“Everything’s different, nothing’s changed, only maybe slightly rearranged”
Marking the first ever musical to play at the Southwark Playhouse, Stephen Sondheim’s Company is one of the few shows that didn’t receive an airing in London last year (aside from the Donmar concert version) but receives a fringe production here from Mokitagrit, who are riding high on the recent success of Double Falsehood which is now transferring to the New Players Theatre for a brief extended run. It contains some of Sondheim’s greatest songs, but with its tricksy structure and book by George Furth, I have found it a difficult show to love.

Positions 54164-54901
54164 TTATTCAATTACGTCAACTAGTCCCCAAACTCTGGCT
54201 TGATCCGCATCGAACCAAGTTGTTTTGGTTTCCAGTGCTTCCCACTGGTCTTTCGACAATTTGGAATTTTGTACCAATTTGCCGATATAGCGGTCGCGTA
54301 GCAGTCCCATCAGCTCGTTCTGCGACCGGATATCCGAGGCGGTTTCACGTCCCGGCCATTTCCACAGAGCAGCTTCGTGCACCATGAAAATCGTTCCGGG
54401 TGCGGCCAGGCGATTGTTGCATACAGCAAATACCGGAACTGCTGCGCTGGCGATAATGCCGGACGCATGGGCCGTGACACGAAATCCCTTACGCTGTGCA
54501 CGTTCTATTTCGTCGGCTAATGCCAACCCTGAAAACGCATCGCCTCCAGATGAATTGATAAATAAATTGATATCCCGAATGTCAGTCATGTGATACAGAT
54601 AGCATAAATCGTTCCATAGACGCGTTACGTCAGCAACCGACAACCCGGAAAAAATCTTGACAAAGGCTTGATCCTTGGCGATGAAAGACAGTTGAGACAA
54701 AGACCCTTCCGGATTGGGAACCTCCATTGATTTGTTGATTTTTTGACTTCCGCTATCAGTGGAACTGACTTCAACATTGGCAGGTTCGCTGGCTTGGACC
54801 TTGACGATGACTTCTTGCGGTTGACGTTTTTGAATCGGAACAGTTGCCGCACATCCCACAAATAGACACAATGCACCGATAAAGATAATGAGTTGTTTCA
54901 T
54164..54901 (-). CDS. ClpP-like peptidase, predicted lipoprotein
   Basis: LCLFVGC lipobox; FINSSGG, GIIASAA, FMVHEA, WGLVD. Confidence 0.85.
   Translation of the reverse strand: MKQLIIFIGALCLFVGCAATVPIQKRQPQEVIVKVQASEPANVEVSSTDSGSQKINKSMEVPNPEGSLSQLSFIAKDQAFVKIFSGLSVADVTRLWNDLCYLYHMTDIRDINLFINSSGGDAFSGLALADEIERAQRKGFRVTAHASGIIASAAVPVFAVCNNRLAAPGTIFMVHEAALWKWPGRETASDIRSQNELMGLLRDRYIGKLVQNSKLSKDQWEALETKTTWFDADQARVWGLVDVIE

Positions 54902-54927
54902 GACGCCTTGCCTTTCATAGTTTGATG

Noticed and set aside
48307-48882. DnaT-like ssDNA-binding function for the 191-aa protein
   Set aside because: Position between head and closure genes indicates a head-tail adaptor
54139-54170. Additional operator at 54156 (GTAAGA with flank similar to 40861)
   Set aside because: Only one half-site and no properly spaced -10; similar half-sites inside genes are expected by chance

The story centres on eternal singleton Bobby who is just about to turn 35. He is juggling three girlfriends and the 5 sets of married couples that make up his best friends are keen for him to settle down, but as the show progresses through a series of vignettes that look at each couple in turn, we see that each couple has their own story, their own take on marriage and their exhortations for Bobby to give up his bachelorhood masks issues in their own lives. Continue reading “Review: Company, Southwark Playhouse”